Do computers defy the law of conservation of mass? Because, if a computer can copy a program there is twice the amount of space taken up. But how can you just duplicate an amount of space (MB, KB, GB,etc.) if you add nothing to it?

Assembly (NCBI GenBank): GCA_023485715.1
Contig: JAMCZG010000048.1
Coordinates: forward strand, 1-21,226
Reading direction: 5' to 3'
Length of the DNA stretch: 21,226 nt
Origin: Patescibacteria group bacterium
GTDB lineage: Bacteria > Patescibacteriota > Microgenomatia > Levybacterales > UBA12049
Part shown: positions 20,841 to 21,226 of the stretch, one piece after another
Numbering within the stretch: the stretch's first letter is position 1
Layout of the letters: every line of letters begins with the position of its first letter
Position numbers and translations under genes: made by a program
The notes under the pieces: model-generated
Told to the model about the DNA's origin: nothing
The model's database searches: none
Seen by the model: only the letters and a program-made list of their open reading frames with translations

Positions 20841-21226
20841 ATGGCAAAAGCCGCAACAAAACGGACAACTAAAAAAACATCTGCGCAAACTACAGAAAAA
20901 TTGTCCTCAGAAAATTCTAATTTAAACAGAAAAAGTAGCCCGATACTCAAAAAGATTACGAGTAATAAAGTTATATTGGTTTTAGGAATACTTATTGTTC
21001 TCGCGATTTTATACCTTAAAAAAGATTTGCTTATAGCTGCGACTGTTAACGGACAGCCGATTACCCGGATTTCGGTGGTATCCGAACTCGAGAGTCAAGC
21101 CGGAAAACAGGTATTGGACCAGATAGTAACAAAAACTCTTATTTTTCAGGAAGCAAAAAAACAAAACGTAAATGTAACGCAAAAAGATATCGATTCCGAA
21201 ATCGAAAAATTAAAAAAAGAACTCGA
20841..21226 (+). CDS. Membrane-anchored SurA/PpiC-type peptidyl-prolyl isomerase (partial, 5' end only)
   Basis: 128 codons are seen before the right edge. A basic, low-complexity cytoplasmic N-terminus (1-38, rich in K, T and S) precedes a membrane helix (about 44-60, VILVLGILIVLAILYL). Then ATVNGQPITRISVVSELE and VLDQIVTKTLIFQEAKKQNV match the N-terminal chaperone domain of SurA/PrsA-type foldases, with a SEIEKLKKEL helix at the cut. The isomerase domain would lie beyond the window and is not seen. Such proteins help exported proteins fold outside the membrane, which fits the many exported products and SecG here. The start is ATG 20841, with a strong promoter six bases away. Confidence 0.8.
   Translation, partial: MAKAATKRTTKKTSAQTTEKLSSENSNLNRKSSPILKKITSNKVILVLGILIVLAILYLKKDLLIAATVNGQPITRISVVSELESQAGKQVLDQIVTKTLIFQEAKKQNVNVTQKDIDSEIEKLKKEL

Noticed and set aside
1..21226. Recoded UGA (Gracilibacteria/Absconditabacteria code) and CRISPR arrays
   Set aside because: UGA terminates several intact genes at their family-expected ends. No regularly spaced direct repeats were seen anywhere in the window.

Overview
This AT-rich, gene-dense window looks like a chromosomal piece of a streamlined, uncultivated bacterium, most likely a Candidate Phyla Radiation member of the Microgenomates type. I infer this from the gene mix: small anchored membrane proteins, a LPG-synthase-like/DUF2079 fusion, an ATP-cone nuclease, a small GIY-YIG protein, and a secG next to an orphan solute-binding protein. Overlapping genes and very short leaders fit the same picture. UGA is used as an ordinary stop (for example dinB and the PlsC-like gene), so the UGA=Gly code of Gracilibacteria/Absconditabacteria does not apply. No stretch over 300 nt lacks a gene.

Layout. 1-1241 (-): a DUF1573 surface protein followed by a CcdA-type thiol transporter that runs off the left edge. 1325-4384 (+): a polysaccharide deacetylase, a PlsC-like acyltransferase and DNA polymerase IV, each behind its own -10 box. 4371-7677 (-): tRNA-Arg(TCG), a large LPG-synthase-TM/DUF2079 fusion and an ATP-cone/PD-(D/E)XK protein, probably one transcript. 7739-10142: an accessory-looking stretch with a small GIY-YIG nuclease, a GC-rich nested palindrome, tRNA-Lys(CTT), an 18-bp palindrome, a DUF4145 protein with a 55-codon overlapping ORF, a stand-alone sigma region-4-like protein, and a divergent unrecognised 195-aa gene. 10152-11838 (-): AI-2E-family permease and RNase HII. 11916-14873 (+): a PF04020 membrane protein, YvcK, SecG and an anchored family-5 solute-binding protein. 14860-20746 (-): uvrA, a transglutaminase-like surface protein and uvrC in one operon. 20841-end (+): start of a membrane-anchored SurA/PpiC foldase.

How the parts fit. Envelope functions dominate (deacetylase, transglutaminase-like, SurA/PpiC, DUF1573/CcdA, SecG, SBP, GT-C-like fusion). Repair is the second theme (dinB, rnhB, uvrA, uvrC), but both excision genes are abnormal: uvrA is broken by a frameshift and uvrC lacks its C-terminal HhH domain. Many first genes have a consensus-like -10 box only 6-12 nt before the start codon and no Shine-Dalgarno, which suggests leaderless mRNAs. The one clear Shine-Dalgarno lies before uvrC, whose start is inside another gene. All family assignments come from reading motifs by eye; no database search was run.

The only mass involved in computer memory is the mass of the electronic components that make up the memory, and this mass is unchanged when information is stored in memory. If your computer has, say, 256 MB of memory, then it has memory chips inside it that are capable of holding 256 MB of information. When information is stored in memory, the physical state of those memory chips is changed, but no new mass is added. Perhaps an analogy will help. Imagine a row of ten coins sitting on a table. By letting tails represent 0 and heads represent 1, you could think of this row of coins as a primitive kind of memory, capable of storing a sequence of ten 0's and 1's. You would store such a sequence of 0's and 1's by flipping over some of the coins in order to get the appropriate sequence of heads and tails. Flipping the coins changes their physical arrangement, but not their mass. So mass is conserved during this operation.